Development and implementation of protocols to enable importation of improved honey bee genetics to Australia (MT18019)
What’s it all about?
This investment is laying the groundwork to allow the first importation of desirable honey bee germplasm into Australia, with a focus on sourcing genetic material from bees with a tolerance to Varroa mite and its associated viruses.
Import of and access to this material for breeding purposes will allow both the honey bee and horticulture industries to prepare for the threat of Varroa, by pre-emptively establishing Varroa-tolerant genetics in Australia’s honey bee population.
Specific project activities include…
- Exploring and updating virus testing protocols for honey bee germplasm, to allow testing of imported material for biosecurity risks
- Building capacity for receiving imported germplasm through the new Post-Entry Quarantine facility at Mickleham in Victoria
- Establishing relationships with overseas honey bee breeding programs that are selecting for Varroa tolerance, and identifying suitable sources of Varroa-tolerant germplasm for importation (an element of which includes reviewing and recommending germplasm selection protocols).
The project team will also evaluate the first successfully imported and propagated Varroa-tolerant germplasm prior to its release to industry.
During the past six months, the project team, in partnership with Arista Bee Research (Netherlands), continued to make progress despite challenges related to COVID-19.
The team successfully imported bee semen with Varroa Sensitive Hygiene (VSH) genetics and inseminated domestic queens reared from hygienic colonies. Several Arista-semen queens are now being maintained and monitored and show good productivity, with daughter queens also being reared to further secure the imported genetics.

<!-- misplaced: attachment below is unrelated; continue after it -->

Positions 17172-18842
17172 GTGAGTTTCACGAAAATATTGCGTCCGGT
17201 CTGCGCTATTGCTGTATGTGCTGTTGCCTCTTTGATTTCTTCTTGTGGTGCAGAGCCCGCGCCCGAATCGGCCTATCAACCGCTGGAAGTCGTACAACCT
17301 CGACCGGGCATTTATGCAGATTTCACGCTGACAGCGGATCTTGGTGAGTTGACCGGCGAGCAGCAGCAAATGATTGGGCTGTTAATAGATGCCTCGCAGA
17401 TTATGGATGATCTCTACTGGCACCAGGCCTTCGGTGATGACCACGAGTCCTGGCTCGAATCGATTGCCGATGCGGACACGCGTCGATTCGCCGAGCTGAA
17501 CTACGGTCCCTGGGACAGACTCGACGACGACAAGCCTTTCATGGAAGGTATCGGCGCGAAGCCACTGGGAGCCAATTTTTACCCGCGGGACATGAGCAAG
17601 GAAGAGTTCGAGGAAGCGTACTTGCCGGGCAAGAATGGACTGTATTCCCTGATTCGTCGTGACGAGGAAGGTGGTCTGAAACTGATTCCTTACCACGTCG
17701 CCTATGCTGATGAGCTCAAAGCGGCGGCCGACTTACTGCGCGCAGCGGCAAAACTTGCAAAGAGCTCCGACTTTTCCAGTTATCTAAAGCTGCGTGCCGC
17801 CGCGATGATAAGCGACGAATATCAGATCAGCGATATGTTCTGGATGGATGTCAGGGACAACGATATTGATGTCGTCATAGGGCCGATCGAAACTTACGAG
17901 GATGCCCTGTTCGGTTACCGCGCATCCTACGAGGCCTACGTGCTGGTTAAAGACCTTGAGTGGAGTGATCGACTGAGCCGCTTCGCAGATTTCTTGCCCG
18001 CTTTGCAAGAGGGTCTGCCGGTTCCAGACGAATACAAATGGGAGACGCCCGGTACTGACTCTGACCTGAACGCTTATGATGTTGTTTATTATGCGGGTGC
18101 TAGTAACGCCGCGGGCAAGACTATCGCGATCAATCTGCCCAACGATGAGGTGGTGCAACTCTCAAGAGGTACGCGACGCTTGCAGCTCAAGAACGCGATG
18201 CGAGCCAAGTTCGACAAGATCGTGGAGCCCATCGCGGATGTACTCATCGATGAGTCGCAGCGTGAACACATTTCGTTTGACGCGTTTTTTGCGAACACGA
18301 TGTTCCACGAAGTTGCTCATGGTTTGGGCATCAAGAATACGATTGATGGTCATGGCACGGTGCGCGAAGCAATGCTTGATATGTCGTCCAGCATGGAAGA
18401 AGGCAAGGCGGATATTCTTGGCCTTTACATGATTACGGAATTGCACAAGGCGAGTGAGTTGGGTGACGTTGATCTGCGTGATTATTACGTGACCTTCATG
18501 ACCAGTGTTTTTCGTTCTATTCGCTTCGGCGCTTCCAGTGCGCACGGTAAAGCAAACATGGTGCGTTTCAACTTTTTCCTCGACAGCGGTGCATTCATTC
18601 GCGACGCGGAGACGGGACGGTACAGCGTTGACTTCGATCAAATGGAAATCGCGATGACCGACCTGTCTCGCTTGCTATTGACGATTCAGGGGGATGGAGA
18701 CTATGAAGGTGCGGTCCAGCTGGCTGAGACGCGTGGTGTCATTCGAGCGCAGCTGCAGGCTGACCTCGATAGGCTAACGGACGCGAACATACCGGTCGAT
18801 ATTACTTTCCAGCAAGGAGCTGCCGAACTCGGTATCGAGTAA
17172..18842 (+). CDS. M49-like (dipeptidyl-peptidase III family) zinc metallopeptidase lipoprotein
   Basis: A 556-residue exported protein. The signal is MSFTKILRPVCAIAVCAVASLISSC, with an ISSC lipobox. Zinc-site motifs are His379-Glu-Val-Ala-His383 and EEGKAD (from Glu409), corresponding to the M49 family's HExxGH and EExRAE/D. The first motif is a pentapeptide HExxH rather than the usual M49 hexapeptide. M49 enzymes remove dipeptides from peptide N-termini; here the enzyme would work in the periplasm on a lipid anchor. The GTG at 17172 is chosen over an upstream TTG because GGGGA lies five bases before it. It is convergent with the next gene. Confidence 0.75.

From this importation, the team demonstrated that virus testing can be carried out effectively to reduce the risk of unwanted viruses being introduced with imported bee semen. Updated virus testing protocols were developed, strengthening Australia’s virus testing capability to support future imports.
Since commencing the project in mid-2019, this project is progressing with the aim of safely achieving the first Australian importation of genetic material from bees with a tolerance to Varroa mite and its associated viruses.
Arista Bee Research (Netherlands) has been established as the project partner to provide queens and semen from Varroa Sensitive Hygiene (VSH) breeding stock. It will separately manage three VSH colonies from the organisation’s breeding program to meet the required specifications.
The project team have experienced some delays in obtaining importation permits and health certificates for the honey bee semen. Virus testing results for the drone semen has been completed by CSIRO, with additional independent testing to be undertaken by AgriBio. The current timelines expect importation for late July 2020.